From Jim Gilliam's blog archives
Why Google's IPO was a success

August 22, 2004 5:36 PM

James Surowiecki, the author of The Wisdom of Crowds, weighs in on the Google IPO:

Wall Street can spin this however it wants. But Google went public without underwriting from a major investment bank, without handing out favours to well-connected executives and without dictating a price in the manner of Soviet central planners. Because it did, it now has hundreds of millions of dollars that it would not otherwise have had. By any standard, this was one IPO that worked.

More from the archive in Business, Search.

Why Google's IPO was a success (08.22.2004)

Next Entry: Fox's "slavish adherence to the White House line" (08.23.2004)
Previous Entry: The Outfoxed Drinking Game (08.22.2004)

Read the 4 comments.


Kudos to google for a successful IPO. Now what? Some say google goes to the moon and unseats EBAY in the auction market. Other says, it is overpriced here and goes to $40 in a year. As always, only time will tell.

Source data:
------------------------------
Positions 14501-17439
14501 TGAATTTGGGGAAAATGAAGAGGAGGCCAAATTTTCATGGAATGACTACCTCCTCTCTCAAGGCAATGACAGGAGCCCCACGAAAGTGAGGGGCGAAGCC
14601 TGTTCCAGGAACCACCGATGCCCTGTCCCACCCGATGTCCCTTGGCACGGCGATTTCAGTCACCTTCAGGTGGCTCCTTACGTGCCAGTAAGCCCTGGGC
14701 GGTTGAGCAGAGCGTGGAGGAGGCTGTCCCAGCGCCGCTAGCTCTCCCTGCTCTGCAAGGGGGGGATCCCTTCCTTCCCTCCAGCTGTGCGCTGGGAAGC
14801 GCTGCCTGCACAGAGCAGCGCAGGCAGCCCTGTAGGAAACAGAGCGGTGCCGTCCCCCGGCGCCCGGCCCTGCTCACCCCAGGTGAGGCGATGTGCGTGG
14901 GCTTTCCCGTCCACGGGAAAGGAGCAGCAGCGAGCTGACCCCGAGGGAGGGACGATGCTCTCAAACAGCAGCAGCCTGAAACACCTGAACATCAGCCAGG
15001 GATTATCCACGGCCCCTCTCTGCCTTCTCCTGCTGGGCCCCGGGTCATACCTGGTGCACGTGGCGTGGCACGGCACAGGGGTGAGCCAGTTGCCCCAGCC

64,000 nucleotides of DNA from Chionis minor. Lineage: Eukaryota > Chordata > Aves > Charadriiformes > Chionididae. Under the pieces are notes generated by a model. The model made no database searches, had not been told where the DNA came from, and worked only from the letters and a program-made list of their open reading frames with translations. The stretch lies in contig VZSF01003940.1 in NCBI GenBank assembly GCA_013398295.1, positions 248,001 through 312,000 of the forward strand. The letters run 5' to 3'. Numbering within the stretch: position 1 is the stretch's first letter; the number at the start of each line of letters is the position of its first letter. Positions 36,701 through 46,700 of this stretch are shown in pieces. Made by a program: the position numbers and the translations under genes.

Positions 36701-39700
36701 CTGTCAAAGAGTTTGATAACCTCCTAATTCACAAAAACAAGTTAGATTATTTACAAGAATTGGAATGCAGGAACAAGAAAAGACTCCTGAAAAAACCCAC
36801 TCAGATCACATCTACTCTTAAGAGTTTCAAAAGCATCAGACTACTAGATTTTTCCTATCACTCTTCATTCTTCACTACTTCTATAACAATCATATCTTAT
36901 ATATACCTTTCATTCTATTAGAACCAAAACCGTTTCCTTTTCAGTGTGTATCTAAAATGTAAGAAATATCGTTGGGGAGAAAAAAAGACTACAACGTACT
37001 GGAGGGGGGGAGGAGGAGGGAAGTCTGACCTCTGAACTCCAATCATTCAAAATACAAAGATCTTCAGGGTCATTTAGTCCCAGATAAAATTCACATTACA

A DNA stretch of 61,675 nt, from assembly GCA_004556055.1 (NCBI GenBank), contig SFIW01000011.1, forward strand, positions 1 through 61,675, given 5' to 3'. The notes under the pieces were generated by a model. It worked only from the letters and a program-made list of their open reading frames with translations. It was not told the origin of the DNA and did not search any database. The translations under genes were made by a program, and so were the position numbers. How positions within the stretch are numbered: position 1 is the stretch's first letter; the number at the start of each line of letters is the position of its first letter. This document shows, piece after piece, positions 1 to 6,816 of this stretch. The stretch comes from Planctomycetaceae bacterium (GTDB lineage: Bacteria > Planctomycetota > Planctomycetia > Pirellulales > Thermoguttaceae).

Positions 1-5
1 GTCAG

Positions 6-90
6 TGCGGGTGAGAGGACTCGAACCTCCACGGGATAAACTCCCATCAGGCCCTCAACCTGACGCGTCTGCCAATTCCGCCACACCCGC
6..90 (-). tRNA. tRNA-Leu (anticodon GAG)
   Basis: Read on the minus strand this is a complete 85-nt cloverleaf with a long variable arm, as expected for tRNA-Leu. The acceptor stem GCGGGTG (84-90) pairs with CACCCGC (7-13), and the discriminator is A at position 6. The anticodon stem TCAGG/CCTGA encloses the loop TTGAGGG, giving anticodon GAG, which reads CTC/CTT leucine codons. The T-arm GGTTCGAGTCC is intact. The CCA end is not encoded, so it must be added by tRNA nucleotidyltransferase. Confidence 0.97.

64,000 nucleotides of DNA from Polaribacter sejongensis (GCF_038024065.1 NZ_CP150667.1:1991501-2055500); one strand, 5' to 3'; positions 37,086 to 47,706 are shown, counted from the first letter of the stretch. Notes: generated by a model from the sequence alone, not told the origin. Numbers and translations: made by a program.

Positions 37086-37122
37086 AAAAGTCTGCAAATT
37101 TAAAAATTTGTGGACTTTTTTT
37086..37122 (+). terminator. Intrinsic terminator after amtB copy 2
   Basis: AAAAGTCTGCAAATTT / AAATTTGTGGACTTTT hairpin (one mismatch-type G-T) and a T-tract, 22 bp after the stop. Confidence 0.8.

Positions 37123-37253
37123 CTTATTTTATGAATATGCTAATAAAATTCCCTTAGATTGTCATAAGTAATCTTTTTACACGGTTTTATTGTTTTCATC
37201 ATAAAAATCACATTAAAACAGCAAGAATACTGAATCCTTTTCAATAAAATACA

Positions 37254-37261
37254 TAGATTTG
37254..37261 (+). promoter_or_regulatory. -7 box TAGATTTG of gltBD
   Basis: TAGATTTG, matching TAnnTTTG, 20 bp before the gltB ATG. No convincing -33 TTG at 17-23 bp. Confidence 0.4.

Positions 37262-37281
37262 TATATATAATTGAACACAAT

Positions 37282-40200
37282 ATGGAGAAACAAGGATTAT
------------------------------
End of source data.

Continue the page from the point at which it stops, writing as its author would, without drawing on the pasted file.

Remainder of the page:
Personally, I think it is wrong that the voting shares are still closely held by the management (their shares count for 10 votes each and the public shares count for 1). In my opinion, it should be illegal and/or not allowed to be listed on a public exchange.


Sun Aug 22 2004 6:40 PM


They raised a lot of money but that doesn't mean it "worked". Give it a year and ask the INVESTORS if it "worked" or not.

Mon Aug 23 2004 5:42 AM


Wall Street's monopoly on IPO's is over. I couldn't be more tickled.

Mon Aug 23 2004 2:14 PM

Mark Prince:

I'm not quite sure that I understand what James Surowiecki was talking about in his comment about the google ipo "success". It was underwritten by Credit Suisse First Boston and Morgan Stanley as lead underwriters, two of the biggest underwriters that exist. In addition, the bidding process only prevented major firms from getting a large chunk of the ipo withot themselves working out the ipo price. All that they had to do was bid up the public auction process that google held, which they did because they have much deeper pockets than any private investor. So google's ipo was only a success at delaying the major firms from getting a bigger share of the offering earlier and at perhaps a more favorable price.

Fri Sep 10 2004 2:53 PM

Jim Gilliam
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